Interbank Offered Rate (IBOR) reform — Overview

Interest rate benchmarks include:

  • London Interbank Offered Rate (LIBOR)
  • Euro Interbank Offered Rate (EURIBOR)
  • Euro Overnight Index Average (EONIA)
  • certain other Interbank Offered Rates (IBORs)

The UK Financial Conduct Authority (FCA) will no longer compel banks to submit rates used for the calculation of LIBOR, after 2021.

This indicates that LIBOR is to be discontinued, most likely after the end of 2021.

Regulators globally emphasized that market participants now should start transitioning from the use of IBORs to alternative benchmark rates.

Regulatory authorities, public & private sector working groups in several jurisdictions, include:

  • International Swaps and Derivatives Association (ISDA)
  • Sterling Risk-Free Rates Working Group
  • Working Group on Euro Risk-Free Rates
  • Alternative Reference Rates Committee (ARRC)

They have been discussing alternative benchmark rates to replace the IBORs.

These working groups are considering how to support a transition to alternative rates and the development of new products referencing them.

These reforms are expected to cause at least some interest rate benchmarks to perform differently to the way that they do currently or to disappear, which may impact the products and services of the banks that people currently use and those the banks may provide in the future.

A wide range of financial products are using benchmark rates to determine interest rates and payment obligations, such as:

  • derivatives
  • bonds
  • loans
  • structured products
  • mortgages
  • etc.

Benchmark rates are used to value financial products and also be a performance tracker for funds, among other purposes.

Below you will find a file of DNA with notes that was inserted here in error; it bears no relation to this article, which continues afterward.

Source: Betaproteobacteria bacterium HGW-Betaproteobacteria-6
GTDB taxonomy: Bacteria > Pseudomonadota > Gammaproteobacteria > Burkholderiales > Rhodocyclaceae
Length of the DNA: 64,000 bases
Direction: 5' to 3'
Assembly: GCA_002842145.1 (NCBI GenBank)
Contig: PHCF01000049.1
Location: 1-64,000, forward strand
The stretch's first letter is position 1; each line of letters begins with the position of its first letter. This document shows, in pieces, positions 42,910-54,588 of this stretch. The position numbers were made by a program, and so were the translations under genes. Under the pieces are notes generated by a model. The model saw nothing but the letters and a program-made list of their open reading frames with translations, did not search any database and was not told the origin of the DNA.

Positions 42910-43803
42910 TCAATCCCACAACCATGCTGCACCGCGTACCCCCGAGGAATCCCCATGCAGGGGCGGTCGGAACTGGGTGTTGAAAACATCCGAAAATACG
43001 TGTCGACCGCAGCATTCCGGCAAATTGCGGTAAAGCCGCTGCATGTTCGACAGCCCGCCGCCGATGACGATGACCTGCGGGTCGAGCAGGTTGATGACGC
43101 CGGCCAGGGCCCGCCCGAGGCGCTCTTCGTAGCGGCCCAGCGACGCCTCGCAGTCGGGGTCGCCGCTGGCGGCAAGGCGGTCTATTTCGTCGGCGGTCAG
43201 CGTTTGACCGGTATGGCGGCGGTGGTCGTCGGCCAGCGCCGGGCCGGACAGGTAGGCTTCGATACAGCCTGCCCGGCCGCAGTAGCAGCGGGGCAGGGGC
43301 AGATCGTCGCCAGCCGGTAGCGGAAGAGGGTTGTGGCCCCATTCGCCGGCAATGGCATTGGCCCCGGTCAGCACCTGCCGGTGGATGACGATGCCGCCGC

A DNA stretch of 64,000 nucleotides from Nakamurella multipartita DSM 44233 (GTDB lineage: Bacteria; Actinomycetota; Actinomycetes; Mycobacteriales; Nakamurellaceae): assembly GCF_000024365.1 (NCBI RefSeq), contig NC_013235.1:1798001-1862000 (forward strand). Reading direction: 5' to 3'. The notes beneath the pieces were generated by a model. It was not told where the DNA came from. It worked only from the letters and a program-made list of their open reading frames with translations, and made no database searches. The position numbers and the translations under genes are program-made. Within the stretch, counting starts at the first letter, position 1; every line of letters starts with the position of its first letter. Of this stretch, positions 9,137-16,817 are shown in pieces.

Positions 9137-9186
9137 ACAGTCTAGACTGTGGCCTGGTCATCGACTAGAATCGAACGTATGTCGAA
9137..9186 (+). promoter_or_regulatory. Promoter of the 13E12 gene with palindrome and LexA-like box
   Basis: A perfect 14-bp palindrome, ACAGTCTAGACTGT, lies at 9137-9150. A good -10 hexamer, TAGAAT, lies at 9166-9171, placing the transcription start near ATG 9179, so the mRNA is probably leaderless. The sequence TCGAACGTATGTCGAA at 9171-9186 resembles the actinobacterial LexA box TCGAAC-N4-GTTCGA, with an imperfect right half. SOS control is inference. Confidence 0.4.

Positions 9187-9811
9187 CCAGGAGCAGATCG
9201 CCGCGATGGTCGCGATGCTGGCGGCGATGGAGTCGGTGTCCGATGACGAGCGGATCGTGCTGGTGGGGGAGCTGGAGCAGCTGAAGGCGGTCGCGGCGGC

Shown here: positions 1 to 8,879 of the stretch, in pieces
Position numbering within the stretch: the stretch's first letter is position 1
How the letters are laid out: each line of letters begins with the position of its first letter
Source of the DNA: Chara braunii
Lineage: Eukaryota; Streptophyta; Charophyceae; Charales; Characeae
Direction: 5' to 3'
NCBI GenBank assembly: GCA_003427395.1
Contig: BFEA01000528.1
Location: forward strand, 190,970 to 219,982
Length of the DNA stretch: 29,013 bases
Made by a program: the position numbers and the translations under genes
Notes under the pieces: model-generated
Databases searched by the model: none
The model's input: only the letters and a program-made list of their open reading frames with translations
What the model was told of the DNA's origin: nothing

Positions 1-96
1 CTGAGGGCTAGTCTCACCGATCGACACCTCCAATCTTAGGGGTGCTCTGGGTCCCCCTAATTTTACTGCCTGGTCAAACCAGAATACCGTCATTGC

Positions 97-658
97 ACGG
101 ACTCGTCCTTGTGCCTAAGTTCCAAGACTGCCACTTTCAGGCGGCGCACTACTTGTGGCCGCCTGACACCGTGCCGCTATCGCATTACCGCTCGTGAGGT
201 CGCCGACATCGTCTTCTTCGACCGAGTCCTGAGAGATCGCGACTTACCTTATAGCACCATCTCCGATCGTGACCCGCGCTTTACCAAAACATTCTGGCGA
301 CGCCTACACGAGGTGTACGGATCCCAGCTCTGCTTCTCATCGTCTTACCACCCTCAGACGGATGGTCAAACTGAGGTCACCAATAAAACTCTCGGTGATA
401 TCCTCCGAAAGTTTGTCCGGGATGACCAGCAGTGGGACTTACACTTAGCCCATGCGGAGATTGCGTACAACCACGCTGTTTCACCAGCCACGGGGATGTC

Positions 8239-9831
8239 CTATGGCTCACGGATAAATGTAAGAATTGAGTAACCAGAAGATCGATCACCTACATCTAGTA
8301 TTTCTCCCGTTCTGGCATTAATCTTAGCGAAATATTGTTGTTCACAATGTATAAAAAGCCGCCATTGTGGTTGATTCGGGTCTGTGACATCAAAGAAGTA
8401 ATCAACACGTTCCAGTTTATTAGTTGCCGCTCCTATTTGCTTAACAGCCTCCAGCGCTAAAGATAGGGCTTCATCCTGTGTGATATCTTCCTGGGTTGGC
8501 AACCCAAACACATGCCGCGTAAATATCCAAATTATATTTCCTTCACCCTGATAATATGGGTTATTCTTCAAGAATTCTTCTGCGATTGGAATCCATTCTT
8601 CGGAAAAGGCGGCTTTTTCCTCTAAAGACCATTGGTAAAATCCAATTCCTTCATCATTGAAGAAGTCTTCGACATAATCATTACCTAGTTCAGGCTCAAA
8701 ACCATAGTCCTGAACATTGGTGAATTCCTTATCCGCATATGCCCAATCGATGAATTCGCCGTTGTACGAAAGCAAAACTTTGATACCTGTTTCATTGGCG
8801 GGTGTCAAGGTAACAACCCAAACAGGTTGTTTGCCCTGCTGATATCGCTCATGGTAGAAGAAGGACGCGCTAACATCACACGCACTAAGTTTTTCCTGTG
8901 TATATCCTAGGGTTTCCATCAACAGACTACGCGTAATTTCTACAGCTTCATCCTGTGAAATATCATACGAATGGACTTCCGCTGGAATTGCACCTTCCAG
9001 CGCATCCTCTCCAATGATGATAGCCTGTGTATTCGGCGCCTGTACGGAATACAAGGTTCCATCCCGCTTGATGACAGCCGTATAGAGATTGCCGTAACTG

LIBOR is the most widely used benchmark. It is used in financial products denominated in a number of currencies and is published in

  • GBP (British Pound)
  • USD (US Dollar)
  • EUR (Euro)
  • JPY (Japanese Yen)
  • CHF (Swiss Franc)

Some other currencies also use specific benchmarks such as

  • EURIBOR and EONIA — for EUR
  • Tokyo Interbank Offered Rate (TIBOR) — for JPY
  • Hong Kong Interbank Offered Rate (HIBOR) — for HKD
  • Singapore Interbank Offered Rate (SIBOR) — for SGD

Financial regulatory authorities stressed their concern that the interbank lending market, which is using IBORs, is no longer sufficiently active or liquid.

The Financial Stability Board (FSB) in 2014 recommended the market to reform major interest rate benchmarks and use near risk-free rates (RFRs) that are based on more active and liquid overnight lending markets, instead of IBORs.




Project Manager to integrate Fintech to World-leading banks | Linkedin:

Love podcasts or audiobooks? Learn on the go with our new app.

Recommended from Medium

When COVID-2019 peters out — What to expect in the global supply chain

Research Analysis — Reliance Industries Limited

Jamaica Could Benefit From Having Daylight Saving Time — Joe Issa

Best Investment Sectors in 2020 | Briefing v17 — MoneyRedPill

Refined life dream can’t be fulfilled by buying a small thing

The State of Tax Reform: It’s Really Just the Beginning

Not Your Parents’​ Inflation (or Monetary Policy)

Banking Culture has Australians Addicted to Castles

Get the Medium app

A button that says 'Download on the App Store', and if clicked it will lead you to the iOS App store
A button that says 'Get it on, Google Play', and if clicked it will lead you to the Google Play store
Benson Wong

Benson Wong

Project Manager to integrate Fintech to World-leading banks | Linkedin:

More from Medium

The Ultimate Guide to Understanding Carbon Credits

Let’s talk about random number generation

What Is An IP Address And How Does It Work?

A question of character for SME lending — begini